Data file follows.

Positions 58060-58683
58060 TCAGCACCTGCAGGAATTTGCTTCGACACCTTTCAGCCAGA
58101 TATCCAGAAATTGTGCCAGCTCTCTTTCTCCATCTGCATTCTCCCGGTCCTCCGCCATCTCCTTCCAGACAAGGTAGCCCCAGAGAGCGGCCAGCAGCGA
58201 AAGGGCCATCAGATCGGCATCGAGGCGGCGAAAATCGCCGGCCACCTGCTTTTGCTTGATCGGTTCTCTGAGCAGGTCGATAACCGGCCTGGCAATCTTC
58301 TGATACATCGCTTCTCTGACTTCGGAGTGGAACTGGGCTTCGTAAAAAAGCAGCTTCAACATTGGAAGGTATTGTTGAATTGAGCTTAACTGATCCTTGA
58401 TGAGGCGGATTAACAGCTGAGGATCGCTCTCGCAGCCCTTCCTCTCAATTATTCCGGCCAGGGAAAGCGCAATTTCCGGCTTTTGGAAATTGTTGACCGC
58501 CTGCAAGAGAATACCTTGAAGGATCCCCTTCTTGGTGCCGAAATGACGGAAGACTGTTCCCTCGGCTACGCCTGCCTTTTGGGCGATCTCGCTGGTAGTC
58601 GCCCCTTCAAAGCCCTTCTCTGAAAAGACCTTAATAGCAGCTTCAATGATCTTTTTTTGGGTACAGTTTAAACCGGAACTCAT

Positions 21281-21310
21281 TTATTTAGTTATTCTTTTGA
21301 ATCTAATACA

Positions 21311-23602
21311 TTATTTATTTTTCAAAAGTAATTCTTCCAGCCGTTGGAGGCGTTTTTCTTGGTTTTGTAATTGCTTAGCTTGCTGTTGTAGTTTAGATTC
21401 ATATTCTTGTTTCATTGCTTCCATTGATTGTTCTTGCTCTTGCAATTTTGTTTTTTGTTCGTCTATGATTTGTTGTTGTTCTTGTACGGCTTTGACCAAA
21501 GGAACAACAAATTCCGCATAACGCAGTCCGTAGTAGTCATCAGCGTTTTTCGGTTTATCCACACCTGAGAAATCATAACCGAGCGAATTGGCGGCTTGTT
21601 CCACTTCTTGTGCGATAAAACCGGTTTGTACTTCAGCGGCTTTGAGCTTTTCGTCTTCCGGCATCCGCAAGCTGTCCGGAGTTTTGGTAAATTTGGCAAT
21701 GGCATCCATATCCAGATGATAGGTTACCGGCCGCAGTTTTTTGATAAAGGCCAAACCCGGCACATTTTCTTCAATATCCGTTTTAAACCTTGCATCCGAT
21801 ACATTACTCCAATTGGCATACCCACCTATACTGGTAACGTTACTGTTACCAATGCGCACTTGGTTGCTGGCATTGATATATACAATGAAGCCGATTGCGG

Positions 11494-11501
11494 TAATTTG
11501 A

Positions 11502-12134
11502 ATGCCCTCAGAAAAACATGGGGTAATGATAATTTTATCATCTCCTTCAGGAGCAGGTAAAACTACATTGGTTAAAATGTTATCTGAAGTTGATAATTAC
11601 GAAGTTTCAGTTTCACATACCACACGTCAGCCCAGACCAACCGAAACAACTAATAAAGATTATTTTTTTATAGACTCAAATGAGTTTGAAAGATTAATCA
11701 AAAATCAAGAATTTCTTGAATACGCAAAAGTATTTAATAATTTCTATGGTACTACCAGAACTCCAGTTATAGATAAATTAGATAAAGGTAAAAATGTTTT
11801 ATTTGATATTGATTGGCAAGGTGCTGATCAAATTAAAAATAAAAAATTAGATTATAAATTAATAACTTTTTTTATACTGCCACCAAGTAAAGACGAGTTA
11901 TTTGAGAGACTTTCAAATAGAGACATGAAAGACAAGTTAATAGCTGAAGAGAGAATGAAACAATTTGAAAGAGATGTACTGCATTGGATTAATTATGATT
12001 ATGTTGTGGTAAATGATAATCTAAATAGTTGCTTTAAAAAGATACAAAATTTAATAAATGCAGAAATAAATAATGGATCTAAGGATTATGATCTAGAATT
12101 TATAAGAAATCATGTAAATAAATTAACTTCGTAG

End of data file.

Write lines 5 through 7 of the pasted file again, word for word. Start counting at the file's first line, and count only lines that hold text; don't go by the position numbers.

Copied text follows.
58301 TGATACATCGCTTCTCTGACTTCGGAGTGGAACTGGGCTTCGTAAAAAAGCAGCTTCAACATTGGAAGGTATTGTTGAATTGAGCTTAACTGATCCTTGA
58401 TGAGGCGGATTAACAGCTGAGGATCGCTCTCGCAGCCCTTCCTCTCAATTATTCCGGCCAGGGAAAGCGCAATTTCCGGCTTTTGGAAATTGTTGACCGC
58501 CTGCAAGAGAATACCTTGAAGGATCCCCTTCTTGGTGCCGAAATGACGGAAGACTGTTCCCTCGGCTACGCCTGCCTTTTGGGCGATCTCGCTGGTAGTC